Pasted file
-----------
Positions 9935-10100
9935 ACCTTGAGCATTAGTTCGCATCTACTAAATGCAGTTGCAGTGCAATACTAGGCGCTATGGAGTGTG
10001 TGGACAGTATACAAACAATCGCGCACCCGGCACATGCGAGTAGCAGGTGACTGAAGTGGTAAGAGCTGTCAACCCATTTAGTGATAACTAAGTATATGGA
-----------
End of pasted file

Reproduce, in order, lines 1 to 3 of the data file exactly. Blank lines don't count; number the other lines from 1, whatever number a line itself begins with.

Positions 9935-10100
9935 ACCTTGAGCATTAGTTCGCATCTACTAAATGCAGTTGCAGTGCAATACTAGGCGCTATGGAGTGTG
10001 TGGACAGTATACAAACAATCGCGCACCCGGCACATGCGAGTAGCAGGTGACTGAAGTGGTAAGAGCTGTCAACCCATTTAGTGATAACTAAGTATATGGA